Review: The Diary of Diana B.
- Dana Budisavljević tells the emotional story of a forgotten World War II humanitarian in a strong docu-fiction hybrid piece of cinema
The life and work of Austrian-Croatian humanitarian Diana Budisavljević, who saved over 10,000 children from the perils of Ustasha concentration camps during World War II, was and still is one of the best-kept secrets in Croatia. Her wartime actions are the topic of Dana Budisavljević's (despite their similar names, the two women are not related) feature-length debut, the docu-fiction hybrid The Diary of Diana B. [+see also:
interview: Dana Budisavljević
film profile] The film had its world premiere in competition at the Pula Film Festival and ended up scooping four Golden Arenas (see the news).
Its heavy topic and unique style make it a bit of a hard sale for wider distribution. However, the film should see a healthy dose of festival exposure as well as a cinema release in the region of former Yugoslavia.
Budisavljević opens the picture with a quote from the source diary in which Diana sums up her engagement, stating that she could only endure those hardships because the sheer amount of work she had to do left her no time to think about them. The first sense of those difficulties is provided in the film’s first scene which combines the off-screen narration of a man, now in his 70s or 80s, explaining that he has no memories of his early childhood, his parents or his birthplace, with a long meditative shot of a simple boat gliding down a river in the mist, shot in 16:9 aspect ratio and in shades of grey.
From there, we jump back in time to 1943 where we see Diana, played by versatile Croatian actress Alma Prica, working on her archive in a dramatic re-enactment where the black-and-white cinematography appears sharper. From that moment on, The Diary… jumps forwards and backwards in time, using a variety of techniques to present Diana's struggle, first to provide aid to the women of the proscribed Orthodox faith (and Serbian ancestry) in the Nazi-backed Croatian Independent State, who were interned in camps, and then to save children from the notorious Jasenovac and Stara Gradiška death camps.
The understated dramatic re-enactments are efficiently realised, in part due to the use of authentic locations and objects. They feature a number of recognizable actors and actresses from all over former Yugoslavia, such as Igor Samobor (of Class Enemy [+see also:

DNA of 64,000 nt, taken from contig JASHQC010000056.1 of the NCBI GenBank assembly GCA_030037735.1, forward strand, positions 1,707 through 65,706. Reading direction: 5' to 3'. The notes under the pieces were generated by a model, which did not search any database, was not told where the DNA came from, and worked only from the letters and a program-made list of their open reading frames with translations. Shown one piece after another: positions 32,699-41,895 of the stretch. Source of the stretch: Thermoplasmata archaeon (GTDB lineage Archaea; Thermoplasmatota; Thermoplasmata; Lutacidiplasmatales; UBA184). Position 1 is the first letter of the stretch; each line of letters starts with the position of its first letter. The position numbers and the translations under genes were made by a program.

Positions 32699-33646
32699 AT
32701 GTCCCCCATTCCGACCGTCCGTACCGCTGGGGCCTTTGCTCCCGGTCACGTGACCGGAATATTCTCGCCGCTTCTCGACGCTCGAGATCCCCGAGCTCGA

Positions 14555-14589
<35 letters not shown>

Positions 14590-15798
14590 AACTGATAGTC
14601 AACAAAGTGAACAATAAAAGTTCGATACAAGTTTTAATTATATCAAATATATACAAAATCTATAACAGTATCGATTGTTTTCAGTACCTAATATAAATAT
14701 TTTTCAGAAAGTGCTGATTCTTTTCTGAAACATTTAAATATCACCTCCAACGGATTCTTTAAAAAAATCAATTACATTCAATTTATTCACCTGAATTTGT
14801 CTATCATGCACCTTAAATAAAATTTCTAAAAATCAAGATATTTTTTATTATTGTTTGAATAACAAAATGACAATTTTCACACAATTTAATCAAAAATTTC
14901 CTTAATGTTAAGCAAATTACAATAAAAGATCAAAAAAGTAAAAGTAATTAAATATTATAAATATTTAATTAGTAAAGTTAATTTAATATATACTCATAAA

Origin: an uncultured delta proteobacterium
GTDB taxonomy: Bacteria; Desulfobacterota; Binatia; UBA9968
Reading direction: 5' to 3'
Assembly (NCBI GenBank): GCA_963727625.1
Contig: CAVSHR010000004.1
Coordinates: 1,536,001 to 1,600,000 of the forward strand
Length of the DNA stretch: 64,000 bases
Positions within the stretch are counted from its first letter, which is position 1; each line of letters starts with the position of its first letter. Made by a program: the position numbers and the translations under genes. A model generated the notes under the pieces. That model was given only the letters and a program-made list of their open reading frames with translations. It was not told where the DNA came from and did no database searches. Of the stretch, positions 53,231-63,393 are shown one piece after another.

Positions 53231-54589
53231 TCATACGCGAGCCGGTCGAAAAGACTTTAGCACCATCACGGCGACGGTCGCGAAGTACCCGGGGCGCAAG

interview: Rok Biček
interview: Rok Bicek
interview: Rok Bicek
film profile] fame) playing Diana's somewhat gullible Orthodox-Serbian surgeon husband Julije, Mirjana Karanović (Grbavica [+see also:
interview: Barbara Albert
interview: Jasmila Zbanic
film profile], A Good Wife [+see also:
film profile]) playing their relative Mira, Ermin Bravo (In the Land of Blood and Honey, Men Don't Cry [+see also:
interview: Alen Drljević
film profile]) as sympathetic government official Breslar, and stage actor Livio Badurina as the controversial Archbishop Alojzije Stepinac. However, the emotional impact that makes The Diary of Diana B. a remarkably strong piece of cinema comes from its documentary parts, set against the melancholic and contemplative string score by Alen and Nenad Sinkauz (The High Sun [+see also:
interview: Dalibor Matanic
interview: Tihana Lazovic
film profile]): archival footage of Diana's visits to the camps and key political moments of the time, narration from the diary, and testimonies from the survivors, children at the time but now elderly (Živko Zelenbrz, Zorka Janjanin, Milorad Jandrić and Nada Vlaisavljević), who also appear on screen and are evocatively shot by Jasenko Rasol.
Written by Dana Budisavljević and Jelena Paljan, based on the source diary, the film is a Croatian-Serbian-Slovenian co-production staged by Hulahop, December and This&That Production, with support from the Croatian Audio-Visual Centre (HAVC), Eurimages, the MEDIA programme, the Slovenian Film Centre (SFC), the Film Centre of Serbia (FCS) and the Ministry of Culture of Serbia. It has not been picked up for sales yet.
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